Everything you need to know about additive manufacturing

And what can be done when applying 3D printing to fashion

in brief

3D printing as a technology gets more and more attention thanks to the impressive possibilities it offers in numerous industries. In the fashion world, it allows the creation of innovative structures, or interesting customization options. But knowledge regarding this technology, also called additive manufacturing, is often incomplete. How does a 3D printer work? What are the existing technologies? What can we make now with a 3D printer? A post in collaboration with 3D printing company Sculpteo, to better understand the potential applications, present or future, of this technology.

What is 3D printing?

3D printing, also called additive manufacturing, is a technology which creates objects layer per layer, from a 3D model, made with a CAD software (Computer-Aided design). Indeed, the part is produced thanks to the addition of printed layers of material, contrary to classic subtractive manufacturing methods where you remove material from an existing material block. For now, various 3D printing technologies exist, which can create objects in many types of materials: plastics, metals, resins, etc.

But how does 3D printing work concretely? Everything depends on the technology you’re using. Indeed, there’s quite a vast choice in terms of techniques. For instance, you can’t 3D print titanium as you would 3D print plastic, due to each material’s inherent constraints. Here’s an overview of the main 3D printing technologies to help you get a better understanding of these options.

An overview of the 3D printing technologies

Fused Deposition Modeling (FDM)

Fused Deposition Modeling is one of the most used 3D printing technologies. The process is simple: the machine makes a filament melt thanks to heat, and then deposits it layer per layer with a printer’s head. It’s the most used technology for personal 3D printers, mainly because it is easy to use and not expensive. On the other hand, it is less used in the industrial world because it creates parts that are less robust and less precise than the ones manufactured with professional 3D printers.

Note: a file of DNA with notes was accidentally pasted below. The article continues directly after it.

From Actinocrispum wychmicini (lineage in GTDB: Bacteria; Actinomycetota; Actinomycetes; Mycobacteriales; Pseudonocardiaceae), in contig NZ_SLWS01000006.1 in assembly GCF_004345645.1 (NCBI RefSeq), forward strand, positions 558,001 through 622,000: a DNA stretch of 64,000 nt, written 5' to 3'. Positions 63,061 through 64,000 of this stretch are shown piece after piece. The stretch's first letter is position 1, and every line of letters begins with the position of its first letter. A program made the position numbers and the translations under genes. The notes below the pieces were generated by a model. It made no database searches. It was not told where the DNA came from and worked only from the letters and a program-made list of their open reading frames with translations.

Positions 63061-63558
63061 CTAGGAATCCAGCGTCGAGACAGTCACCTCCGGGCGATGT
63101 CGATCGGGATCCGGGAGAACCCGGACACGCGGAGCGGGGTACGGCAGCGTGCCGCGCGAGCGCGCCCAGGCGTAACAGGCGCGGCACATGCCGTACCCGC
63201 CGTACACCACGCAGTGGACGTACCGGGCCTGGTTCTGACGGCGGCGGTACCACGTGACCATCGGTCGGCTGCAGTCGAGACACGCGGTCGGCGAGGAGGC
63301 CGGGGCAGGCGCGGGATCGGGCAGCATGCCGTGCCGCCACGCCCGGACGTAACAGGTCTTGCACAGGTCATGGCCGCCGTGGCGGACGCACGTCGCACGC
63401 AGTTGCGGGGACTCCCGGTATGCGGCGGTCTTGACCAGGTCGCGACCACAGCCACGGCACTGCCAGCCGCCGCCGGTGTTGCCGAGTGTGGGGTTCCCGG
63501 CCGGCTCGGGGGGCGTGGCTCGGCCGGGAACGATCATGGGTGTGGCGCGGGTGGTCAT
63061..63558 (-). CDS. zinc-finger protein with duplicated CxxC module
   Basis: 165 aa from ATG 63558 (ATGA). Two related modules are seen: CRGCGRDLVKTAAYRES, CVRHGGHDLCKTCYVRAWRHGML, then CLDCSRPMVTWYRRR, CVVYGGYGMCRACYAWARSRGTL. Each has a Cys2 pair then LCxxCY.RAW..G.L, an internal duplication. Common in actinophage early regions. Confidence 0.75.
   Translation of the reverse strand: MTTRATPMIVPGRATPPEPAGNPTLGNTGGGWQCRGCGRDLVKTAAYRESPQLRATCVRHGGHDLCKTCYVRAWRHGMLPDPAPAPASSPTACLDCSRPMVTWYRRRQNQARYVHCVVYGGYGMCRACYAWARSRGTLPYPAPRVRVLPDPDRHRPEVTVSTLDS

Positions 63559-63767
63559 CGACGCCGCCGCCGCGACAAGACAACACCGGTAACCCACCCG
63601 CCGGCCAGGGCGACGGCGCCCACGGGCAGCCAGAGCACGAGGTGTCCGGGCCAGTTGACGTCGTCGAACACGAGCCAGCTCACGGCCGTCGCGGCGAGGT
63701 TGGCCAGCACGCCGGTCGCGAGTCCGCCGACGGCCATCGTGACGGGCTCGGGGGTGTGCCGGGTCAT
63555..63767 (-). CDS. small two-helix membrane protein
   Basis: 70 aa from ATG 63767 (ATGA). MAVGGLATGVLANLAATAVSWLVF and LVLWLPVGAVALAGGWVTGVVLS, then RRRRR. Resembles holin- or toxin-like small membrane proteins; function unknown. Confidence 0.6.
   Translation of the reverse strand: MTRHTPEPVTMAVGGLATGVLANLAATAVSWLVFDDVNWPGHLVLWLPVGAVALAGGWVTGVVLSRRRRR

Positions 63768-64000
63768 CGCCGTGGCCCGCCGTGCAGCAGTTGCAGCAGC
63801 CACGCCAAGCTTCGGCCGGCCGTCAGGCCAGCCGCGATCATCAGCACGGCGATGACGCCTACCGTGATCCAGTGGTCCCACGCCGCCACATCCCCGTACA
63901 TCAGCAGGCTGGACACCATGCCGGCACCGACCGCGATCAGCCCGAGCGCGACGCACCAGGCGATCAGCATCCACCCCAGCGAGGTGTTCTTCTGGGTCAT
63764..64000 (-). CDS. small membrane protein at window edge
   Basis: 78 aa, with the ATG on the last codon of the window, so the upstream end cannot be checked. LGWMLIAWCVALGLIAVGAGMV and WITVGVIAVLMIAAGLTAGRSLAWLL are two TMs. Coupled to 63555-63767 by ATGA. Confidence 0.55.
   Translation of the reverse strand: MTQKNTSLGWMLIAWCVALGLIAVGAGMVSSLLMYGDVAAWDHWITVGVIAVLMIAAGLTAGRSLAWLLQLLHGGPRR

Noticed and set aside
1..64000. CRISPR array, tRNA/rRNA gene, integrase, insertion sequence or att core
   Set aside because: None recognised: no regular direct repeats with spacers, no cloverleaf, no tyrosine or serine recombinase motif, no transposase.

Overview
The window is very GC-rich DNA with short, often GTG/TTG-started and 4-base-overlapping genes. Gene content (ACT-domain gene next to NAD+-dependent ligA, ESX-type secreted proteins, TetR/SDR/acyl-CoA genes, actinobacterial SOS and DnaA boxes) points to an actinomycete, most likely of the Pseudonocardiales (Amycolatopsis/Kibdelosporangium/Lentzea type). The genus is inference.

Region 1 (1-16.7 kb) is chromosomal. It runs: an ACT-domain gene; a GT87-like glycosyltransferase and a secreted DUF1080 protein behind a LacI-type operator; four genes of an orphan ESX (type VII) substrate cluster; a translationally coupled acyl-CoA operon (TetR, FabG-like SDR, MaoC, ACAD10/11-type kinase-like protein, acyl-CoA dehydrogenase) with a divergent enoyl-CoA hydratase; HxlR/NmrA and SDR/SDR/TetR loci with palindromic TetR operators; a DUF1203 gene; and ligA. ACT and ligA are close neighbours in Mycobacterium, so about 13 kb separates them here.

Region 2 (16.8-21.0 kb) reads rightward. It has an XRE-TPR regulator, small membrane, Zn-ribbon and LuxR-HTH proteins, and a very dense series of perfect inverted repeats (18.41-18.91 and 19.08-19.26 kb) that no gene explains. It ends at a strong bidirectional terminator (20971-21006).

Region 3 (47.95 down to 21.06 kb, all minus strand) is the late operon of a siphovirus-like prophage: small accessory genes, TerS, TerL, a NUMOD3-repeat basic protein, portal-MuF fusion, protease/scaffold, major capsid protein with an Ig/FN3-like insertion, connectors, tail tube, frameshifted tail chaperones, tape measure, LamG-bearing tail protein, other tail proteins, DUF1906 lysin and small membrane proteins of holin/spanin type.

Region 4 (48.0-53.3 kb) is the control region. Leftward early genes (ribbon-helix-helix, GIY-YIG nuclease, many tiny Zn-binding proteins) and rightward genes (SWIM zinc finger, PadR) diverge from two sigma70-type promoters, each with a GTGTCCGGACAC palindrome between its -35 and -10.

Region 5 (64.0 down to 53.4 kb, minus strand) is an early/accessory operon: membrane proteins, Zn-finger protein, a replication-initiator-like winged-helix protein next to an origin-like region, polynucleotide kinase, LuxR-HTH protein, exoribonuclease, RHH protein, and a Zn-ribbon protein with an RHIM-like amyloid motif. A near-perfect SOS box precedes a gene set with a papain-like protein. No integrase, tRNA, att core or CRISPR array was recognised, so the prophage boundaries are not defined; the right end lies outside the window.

The most used materials with this technology are ABS, PLA and polycarbonate, which are all plastics.

Stereolithography (SLA)

Stereolithography is a 3D printing technique where a UV light selectively heats parts of a liquid photopolymer reservoir, layer per layer, in order to solidify it accordingly to the 3D model. This technology allows the creation of parts with a nice surface quality and good details. On the other hand, objects are fragile and can easily break. They also react badly to a long exposition to light. Thus, stereolithography is mainly used for artistic projects or non-functional prototypes.

Selective Laser Sintering (SLS)

Exocet Paris, campaign done in collaboration with Futur404

Selective Laser Sintering is the most used professional 3D printing technology to build plastic parts. A laser fuses plastic powder particles layer per layer. Once it’s done, you need to wait for the printing batch to cool down, and then extract the part from the powder, before removing the remaining particles.

This technology can work with numerous materials, each one with diverse properties. Among them, there is Nylon, the most used plastic in professional 3D printing, Glass-Filled Nylon, more robust, or even PEBA, a flexible plastic. The parts are usually quite strong, at a reasonable cost. Another major advantage is that numerous finishing options are available.

For instance, this technology has been used by Exocet to manufacture the 3D printed parts of their bags.

Multi Jet Fusion

The Multi Jet Fusion technology has been recently launched by HP. Thanks to it, you can 3D print plastic parts from a batch of powder, like with the SLS technology. But the parts are 3D printed faster, because the powder needs less heat to be fused than with Selective Laser Sintering, thanks to the use of a binding agent which completes the action of the laser, and thus makes the fusion process easier. As a result, the heating and cooling time is strongly reduced. Moreover, the quality of details is also better thanks to a detailing agent that the printer projects on the plastic powder during the fusion step.

Only downside, the choice of materials is quite limited for now, even if new ones should be launched soon. Indeed, you can only 3D print parts in grey or black Nylon, with a reduced choice of finishing options.


With the Polyjet 3D printing technology, you can create high-quality resin parts, with a smooth surface. It kind of works like a 2D inkjet printer: the printer projects small drops of a photopolymer liquid which is instantly cured thanks to UV light.

It is possible to create parts in numerous colors, as well as translucent parts, thanks to a polishing process.